I am totally against letting a cat near a baby. I have knowns some family cats who are in fact of a new baby and hide to avoid it. But on the other hand I have also seen cats who are jealous of a new person in it's territory. They sleep in the baby's crib, and lay all over it's clothes.
This puts germs on the baby's things and in turn will be on the baby . ..
I have seen cats jump in a crib and sit on the baby's face. The cat smells the milk and it draws it to the child.
I lost a baby due to suffocation last week. He was nine weeks old and I will never get over this. So I am trying to perhaps help avoid someone else from going through the same pain.
Many people have wonderful cats and kittens for pets. But please do not take a chance of any kind with a baby. They can not be replaced.
I slept in a baby bassinette outdoors in the sunshine while living on the farm. In my bassinette were the two old stray barnyard cats that snuggled in and slept with me. My baby brother had our family cat sleeping in his crib and when he would wake up would wake my mom up to feed him. Does anyone have any statistics on baby deaths or disease by cat or dog from sharing a bed??? My grandfather was 60 and my mother is now 68 and I am in my late forties. That is over 120 years of experience with cats sleeping with children and not one child received infection, bites, disease or death through 20 children.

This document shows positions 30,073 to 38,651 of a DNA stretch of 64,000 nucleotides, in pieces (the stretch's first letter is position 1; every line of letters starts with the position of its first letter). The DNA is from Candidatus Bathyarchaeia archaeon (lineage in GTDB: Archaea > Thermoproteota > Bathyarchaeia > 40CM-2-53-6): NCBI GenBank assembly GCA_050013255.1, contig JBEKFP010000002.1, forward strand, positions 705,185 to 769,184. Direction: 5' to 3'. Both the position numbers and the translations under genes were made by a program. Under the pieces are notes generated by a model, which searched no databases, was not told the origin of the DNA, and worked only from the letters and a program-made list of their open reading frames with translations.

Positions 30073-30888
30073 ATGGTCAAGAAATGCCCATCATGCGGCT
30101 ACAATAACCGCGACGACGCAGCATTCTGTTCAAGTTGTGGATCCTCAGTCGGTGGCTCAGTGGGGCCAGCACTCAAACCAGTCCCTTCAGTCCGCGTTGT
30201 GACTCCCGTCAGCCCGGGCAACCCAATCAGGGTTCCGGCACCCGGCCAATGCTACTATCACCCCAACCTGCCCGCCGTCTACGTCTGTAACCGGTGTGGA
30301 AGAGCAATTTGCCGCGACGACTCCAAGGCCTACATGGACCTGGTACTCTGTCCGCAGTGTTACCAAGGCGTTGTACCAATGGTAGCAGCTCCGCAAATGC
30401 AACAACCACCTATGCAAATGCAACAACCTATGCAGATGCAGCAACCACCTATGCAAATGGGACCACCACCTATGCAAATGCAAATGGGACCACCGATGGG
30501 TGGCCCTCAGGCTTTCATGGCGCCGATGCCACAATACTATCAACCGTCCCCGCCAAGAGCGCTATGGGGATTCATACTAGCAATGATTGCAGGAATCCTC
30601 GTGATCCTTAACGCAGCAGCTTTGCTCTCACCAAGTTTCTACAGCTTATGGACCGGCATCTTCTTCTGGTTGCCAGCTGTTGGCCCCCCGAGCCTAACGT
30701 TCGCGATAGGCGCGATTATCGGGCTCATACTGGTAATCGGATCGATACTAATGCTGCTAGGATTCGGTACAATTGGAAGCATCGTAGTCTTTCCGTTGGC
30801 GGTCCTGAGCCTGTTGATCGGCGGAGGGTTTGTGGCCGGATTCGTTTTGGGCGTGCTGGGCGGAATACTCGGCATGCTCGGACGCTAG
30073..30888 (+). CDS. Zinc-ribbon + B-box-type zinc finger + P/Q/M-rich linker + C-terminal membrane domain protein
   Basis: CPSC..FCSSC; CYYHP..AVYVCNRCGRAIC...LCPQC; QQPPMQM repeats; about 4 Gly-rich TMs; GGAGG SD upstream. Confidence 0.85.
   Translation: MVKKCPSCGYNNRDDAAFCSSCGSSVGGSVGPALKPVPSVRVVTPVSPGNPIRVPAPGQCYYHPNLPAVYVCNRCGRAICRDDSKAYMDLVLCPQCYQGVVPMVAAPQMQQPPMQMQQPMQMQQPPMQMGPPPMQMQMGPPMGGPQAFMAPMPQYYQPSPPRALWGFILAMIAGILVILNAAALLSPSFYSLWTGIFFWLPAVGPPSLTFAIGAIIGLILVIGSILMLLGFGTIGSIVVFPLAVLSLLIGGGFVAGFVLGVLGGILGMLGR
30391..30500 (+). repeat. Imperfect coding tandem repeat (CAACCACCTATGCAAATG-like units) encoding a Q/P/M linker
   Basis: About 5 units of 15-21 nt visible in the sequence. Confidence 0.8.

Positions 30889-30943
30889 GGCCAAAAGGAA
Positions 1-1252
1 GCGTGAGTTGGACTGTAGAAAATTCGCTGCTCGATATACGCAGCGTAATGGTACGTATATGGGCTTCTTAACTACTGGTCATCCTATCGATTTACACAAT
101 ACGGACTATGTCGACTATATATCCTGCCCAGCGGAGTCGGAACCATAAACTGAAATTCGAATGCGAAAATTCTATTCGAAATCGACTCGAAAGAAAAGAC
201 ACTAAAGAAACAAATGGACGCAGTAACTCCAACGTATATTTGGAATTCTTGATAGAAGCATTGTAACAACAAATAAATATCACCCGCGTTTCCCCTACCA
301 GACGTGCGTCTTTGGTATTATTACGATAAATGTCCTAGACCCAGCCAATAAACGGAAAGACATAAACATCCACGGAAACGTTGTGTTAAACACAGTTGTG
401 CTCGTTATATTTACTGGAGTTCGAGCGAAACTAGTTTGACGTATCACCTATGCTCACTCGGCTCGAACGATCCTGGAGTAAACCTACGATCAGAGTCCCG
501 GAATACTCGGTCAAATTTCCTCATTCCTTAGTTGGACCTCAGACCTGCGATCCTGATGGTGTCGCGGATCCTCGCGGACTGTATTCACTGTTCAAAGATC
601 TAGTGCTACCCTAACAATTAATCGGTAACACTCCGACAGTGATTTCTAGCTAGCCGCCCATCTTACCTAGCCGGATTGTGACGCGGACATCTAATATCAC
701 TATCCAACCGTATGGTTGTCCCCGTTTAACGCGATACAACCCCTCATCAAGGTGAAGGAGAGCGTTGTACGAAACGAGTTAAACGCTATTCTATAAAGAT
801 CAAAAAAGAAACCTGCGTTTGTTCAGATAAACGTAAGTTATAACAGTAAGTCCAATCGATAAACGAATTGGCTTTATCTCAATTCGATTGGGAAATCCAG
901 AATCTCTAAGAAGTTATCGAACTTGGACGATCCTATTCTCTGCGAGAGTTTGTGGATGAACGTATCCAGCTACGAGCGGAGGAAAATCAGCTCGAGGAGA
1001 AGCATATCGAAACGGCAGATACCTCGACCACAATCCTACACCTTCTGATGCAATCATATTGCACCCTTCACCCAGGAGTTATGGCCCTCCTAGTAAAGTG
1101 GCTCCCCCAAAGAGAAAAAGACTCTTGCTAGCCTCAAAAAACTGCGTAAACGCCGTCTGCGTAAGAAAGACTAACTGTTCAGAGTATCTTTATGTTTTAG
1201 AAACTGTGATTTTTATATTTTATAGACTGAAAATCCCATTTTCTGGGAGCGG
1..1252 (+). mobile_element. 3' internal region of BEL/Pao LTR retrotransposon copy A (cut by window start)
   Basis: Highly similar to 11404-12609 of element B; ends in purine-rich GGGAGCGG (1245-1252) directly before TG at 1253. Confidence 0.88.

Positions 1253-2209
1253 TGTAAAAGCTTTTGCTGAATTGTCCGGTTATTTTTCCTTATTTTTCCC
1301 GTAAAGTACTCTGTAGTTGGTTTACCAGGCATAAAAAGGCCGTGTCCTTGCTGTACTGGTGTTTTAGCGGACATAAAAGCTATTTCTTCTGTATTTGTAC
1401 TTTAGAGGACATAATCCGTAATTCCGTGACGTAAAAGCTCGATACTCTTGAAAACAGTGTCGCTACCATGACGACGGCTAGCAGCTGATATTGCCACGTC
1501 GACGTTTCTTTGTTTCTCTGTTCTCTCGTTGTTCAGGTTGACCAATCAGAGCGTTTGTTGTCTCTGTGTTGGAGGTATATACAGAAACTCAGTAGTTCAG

Another big risk (one I believe more prevalent than suffocation) involves the transmission of disease. "Cat scratch fever" is a real infection, brought on just as the name suggests. If your cat were to start kneading the baby's blanket and get its claws into the child's skin, that could be enough to trigger an infection.
Also, cats (even indoor ones) can pick up germs from decaying food between their teeth or from critters they find around the house. Even if declawed, I doubt you've had tabby defanged. Baby rolling over or moving suddenly could lead to a bite. And even if there's no infection, what loving parents want their baby bitten by their cat?
Finally, if cats go outside, the risks multiply. They are frequent carriers of the ringworm fungal infection and can bear ticks, fleas, worms, and other things not good for baby.
There are a few problems with this.
The main risk is suffocation. Cats as we all know, like to sleep in warm places. I know my own cats will try to sleep on my face because A) they like me and B) it's warm. They're no cleverer about it if a baby is there. Sadly, there really have been cases of cats suffocating a baby to death by sleeping on the face.
So it's very important that housecats do not have access to cots with sleeping babies in them. It's useful if the cat gets the message to always keep out of the cot; this is not a cat space. Don't let the cat get into unhelpful habits.
The other thing about letting felines into cots is that, unless they live entirely indoors, the cat may pick up dirt and germs from outside that you don't necessarily want getting onto your baby's bedding.
Go to your local Walmart or Walgreens or general retail store and they usually carry sprays that pose no threat to humans, but will produce a smell for the cat that will keep it away. Humans can't smell it. Once the cat has learned that that particular area is not its territory, it won't go there anymore and you won't need to spray.
Only if It doesn't scratch or bite.
Or if it doesn't have fleas.
But I wouldn't because it would spread germs.